Both articles look at the flow of PhD entrants into programs and don't examine how to reduce the number of PhDs exiting training programs. Here's what I think the major reason that once students are in a PhD program, they're committed:

Reclassifying from a PhD to an MSc program isn't seen often enough.

At least, I'm personally only aware of two people that did so; one to accept a job and another to enter medical school. But I digress.

I think one main reason reclassifying this way (i.e. PhD-to-MSc) is discouraged is that every PhD student goes through some period of self-doubt where Impostor Syndrome runs wild, so with the best intention people try to help the poor PhD student through this difficult time. Grad school isn't a game of Texas Hold'em (okay, sometimes it is) and I don't think anyone wants people to fold their hand on a degree because of a period of stress.

On the other hand, there are several possible behavioural and organizational reasons why the "Too many PhDs" problem exists:
  1. Students don't want to be perceived as failures. I've sometimes heard that failing PhD students can be "encouraged" to graduate with a Masters, so PhD students are reluctant to fold their cards and take the MSc. I've never seen this. Similarly, some people may have the perception that by not reclassifying to a PhD, a MSc student is admitting that they can't cut it.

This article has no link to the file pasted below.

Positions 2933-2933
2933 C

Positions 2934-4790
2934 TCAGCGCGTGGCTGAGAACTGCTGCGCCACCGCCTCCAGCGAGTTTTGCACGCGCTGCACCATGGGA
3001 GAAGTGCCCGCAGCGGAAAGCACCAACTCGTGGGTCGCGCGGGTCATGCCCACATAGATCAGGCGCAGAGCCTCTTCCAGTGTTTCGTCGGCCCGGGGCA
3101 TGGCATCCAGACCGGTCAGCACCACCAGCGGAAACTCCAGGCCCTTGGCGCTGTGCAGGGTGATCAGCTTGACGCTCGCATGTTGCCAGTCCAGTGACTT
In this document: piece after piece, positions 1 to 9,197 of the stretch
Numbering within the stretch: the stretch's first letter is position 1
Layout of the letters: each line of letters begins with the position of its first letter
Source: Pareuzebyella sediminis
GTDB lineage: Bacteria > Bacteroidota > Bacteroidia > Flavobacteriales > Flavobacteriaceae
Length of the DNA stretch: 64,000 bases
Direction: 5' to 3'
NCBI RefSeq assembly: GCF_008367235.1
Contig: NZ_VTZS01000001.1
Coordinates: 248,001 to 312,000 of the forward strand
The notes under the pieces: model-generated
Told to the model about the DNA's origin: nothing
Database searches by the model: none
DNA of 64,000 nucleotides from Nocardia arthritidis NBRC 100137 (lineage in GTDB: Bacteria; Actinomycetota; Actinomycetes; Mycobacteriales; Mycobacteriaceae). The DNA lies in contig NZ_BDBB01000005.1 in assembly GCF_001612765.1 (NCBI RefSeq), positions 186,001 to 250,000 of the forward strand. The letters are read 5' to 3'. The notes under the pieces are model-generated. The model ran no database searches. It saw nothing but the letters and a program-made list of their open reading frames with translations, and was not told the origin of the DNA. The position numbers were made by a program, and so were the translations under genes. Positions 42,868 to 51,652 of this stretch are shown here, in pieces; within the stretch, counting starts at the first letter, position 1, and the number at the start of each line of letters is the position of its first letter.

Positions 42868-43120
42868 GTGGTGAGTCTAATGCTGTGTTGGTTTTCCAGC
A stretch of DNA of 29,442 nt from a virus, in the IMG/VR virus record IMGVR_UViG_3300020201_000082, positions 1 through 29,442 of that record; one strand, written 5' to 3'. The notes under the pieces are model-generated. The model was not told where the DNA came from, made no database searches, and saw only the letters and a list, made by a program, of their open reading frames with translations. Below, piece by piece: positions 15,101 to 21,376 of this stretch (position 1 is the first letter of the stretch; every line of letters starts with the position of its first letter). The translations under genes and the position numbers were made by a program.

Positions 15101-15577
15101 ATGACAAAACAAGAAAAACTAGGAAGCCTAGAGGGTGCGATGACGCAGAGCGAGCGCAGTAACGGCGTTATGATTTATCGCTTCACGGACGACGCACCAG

2. Scientists don't want to be perceived as unable to train PhDs. Here's a more powerful incentive to keep that PhD student around for 6, 7, or 8 years. It may really be that finishing that PhD thesis isn't motivating the student anymore and it's best that they capitalize their experience as an MSc, but the question would remain: "Why couldn't Professor So-and-so help that student finish their PhD?"  There might also be a culture of only graduating PhDs in that department, faculty or university. 
  3. There's a incentive to have PhD students over MSc students. Disregarding differences in individual talents, more complex projects are performed by people with more experience (presumably with the same lab).  Therefore lab heads don't want to let employees (ahem) students leave after two years of experience; they'd rather have productive people around for a few more years.